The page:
- Private label programmes
- Business development plans
- Customised promotional plans.
We do not take away the entrepreneurial factor from the individual – we simply add to it. Each of our partners is a business owned by the entrepreneur, but with the added benefit of being part of a group without the associated costs.
Because of the market we serve, we have to keep costs as low as possible. The industry norm is to keep as much as possible. Our norm is to give as much as possible without compromising the much-needed range of products and services we provide to independents. Our profits are less than 1% of our turnover where the industry norm is anything from 2,5 to 5%.
What’s the worst knock you’ve taken?
In 2008, Orient Cash ‘n Carry in Kliptown went into liquidation and we lost R60 million. Fortunately, we have great relationships with our bank and our suppliers. It’s not in their interest for a group like ours to go bust, so they helped us to get through this very bad patch.
Give an example of the ongoing value-add you provide for UMS members
One of the most exciting recent developments is the launch of our state-of-the-art classroom-based training facility for the UMS Academy, which is one of the most innovative added value initiatives in the history of UMS. This will help to address the lack of formal, focused skills development initiatives for independent retailers and wholesalers, their management and their staff.
There is a massive need for knowledge transfer and skills development in our market. The UMS Academy will provide training for business growth, and will ultimately facilitate community upliftment through the development of people. This is our way of giving back to the communities we serve.
How has your business strategy evolved?
We have to compete with large corporate buying groups like Shoprite, which has a more than R90 billion turnover. One of the ways we are doing that is by creating the Amalgamated Buying Consortium (ABC) 18 months ago.
It’s a 50/50 joint venture between UMS and buying group IBC. ABC has a combined turnover of R29 billion at store level through more than 220 wholesale and retail members. IBC and UMS have similar business models and are two of the few trading groups (excluding Massmart’s Shield) that offer central accounting to suppliers and guarantee payment on their members’ purchases.
How is it possible to operate like a franchisor without charging fees?
We take our partnerships with our members very seriously. We may not own their stores, but we behave as if we do. These people are men and women who are without doubt amongst the finest entrepreneurs in the country. We don’t just take anyone on as a partner. We take members who are progressive in their thinking, dedicated to their businesses and understand the need to always evolve.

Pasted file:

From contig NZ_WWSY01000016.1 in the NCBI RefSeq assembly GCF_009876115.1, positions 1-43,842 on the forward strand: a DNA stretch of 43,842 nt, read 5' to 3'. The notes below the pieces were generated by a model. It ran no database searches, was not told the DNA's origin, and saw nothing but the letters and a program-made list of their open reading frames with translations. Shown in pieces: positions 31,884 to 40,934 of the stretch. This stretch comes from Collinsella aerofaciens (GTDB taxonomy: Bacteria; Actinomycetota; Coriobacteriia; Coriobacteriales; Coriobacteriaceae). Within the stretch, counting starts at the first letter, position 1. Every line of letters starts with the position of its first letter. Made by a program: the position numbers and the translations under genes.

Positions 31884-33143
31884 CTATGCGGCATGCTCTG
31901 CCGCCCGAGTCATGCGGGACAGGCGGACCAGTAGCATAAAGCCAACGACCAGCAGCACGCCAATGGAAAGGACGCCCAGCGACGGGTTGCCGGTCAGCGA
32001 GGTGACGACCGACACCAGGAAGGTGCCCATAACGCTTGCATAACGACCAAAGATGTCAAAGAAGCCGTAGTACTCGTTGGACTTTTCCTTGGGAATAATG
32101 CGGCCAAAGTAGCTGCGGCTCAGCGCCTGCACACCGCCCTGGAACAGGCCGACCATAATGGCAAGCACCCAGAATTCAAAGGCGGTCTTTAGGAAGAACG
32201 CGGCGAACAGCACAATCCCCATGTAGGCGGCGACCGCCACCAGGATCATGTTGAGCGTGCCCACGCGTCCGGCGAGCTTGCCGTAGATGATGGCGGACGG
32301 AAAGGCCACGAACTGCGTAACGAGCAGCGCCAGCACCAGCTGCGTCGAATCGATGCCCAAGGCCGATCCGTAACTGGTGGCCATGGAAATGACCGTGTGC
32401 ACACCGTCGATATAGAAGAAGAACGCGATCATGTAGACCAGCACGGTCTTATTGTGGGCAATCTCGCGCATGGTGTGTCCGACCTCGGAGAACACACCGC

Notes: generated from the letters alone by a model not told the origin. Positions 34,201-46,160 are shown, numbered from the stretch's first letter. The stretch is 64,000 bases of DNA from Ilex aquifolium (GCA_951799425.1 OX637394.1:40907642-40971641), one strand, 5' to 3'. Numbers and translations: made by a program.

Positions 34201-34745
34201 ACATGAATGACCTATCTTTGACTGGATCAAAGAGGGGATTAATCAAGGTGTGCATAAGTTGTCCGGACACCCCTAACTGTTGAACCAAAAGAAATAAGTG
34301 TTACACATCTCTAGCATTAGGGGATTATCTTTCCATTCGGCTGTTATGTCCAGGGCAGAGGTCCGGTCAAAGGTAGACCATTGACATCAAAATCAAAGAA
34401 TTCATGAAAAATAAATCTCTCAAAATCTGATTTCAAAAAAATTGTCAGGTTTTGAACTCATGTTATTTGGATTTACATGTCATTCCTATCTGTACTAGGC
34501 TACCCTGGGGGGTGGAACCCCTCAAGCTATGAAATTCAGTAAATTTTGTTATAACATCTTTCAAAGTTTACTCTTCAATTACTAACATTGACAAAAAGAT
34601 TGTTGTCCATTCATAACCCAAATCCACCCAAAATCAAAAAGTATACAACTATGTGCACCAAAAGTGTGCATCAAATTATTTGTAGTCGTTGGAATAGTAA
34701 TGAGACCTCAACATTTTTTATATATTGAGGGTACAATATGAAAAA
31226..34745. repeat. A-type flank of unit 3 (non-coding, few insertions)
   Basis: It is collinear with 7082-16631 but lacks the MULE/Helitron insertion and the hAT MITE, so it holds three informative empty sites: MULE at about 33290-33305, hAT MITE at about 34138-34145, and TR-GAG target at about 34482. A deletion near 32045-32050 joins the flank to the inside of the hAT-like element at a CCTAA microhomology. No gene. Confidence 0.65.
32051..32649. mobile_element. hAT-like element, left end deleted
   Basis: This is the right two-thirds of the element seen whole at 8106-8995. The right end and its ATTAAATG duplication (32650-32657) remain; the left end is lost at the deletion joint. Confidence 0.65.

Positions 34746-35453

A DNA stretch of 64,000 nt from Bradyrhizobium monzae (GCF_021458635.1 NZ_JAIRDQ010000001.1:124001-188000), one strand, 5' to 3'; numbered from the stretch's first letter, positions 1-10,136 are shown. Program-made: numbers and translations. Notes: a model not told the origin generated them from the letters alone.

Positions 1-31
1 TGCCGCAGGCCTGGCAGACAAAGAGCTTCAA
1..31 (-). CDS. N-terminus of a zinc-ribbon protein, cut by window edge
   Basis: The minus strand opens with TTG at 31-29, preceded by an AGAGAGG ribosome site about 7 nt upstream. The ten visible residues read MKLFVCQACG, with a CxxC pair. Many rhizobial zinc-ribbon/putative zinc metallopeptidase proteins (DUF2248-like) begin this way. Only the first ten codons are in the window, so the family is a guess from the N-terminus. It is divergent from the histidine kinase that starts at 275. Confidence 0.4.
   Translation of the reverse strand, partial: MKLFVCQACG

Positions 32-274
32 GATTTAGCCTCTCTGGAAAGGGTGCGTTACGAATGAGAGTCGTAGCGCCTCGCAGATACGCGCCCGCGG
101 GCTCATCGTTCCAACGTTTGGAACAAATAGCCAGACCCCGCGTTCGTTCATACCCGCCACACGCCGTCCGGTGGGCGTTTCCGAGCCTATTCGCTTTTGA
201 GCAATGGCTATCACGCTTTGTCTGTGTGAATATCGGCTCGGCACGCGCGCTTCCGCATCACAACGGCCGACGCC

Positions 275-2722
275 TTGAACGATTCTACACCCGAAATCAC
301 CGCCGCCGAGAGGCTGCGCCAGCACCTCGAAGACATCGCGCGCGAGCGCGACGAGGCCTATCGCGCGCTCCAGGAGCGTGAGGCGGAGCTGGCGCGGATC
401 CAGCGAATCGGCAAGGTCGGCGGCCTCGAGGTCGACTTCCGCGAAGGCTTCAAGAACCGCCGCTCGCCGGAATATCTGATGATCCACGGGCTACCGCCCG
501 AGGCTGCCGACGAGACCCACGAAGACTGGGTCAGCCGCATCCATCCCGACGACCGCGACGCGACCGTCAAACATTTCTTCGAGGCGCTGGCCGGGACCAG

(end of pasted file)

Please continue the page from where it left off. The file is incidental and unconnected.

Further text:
There is a cost to the business, but not to the members. Where other corporately owned buying groups make more profit than we do, we choose to be less profitable and invest more back into the members’ businesses by producing products that enable them to compete far more effectively.
By building a brand that has become well known in their respective communities, having an academy that constantly upgrades their skills, and employing buying and field operational teams, we don’t just survive in the communities, we succeed.
What impact has the economy had on the business, and how have you responded?
There isn’t a business in this country that has not been impacted by the economy. Because we deal only with the lower end of the market, we have probably been impacted more than others. Strikes and the rising costs of electricity and transport have seriously impacted us all.
How do we respond? We work harder and smarter and we keep the independent competitive. If the cake is smaller, we fight for a larger slice for every individual member. Our marketing initiatives at both a group and an individual level remain the most innovative in the industry. We have many examples that have worked well.
Describe your organisational structure.
We are extremely careful about who we employ. Our culture and values are paramount to our success and we seek out people who are passionate. Mediocrity is not tolerated at UMS. Great companies are not built by average people, and good is not good enough in our culture.
The organisational structure is a flat one divided into operations, IT, merchandise, financial, marketing and academy. Each of these is led by people who live the business, three of them are my own sons. No division is more important than another and we all understand how interdependent we have to be to achieve greatness.
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How do you differentiate the group in such a competitive market?
’United Yet Unique‘ is our payoff line. We build our business through building the brand, and we build members’ businesses within the community by helping them to run community-based promotions in conjunction with our suppliers.
We do not have the budget for expensive advertising, so we do lots of in-store promotions. This works well because it results in direct contact with that target market. Instead of competing with corporates that have millions to spend on advertising, we go local.
Over and above this, members also have their own strategies within the local market. Being owner-run, our stores are all quite unique and the members are fiercely competitive. What we add to these independents results in a formidable partnership.
How do you ensure the business generates a profit?
We have a financial team led by a financial director that matches any big corporate organisation. We manage our costs well and we provide sales services to our suppliers and members, always ensuring turnover remains at a maximum level. As a team we ensure that the productivity level from each and every person is at its best.
How has your management style contributed to UMS’s success?
I live the business when it comes to culture, values and discipline, and my team is committed to the same. I continuously seek to improve my own leadership skills. I also have ongoing contact with many of our members and I believe those relationships are the business’s greatest asset.
What advice do you have for other entrepreneurs?
Write the vision down. See the business in your mind’s eye before you start, then remain focused on your goals. Surround yourself with the best.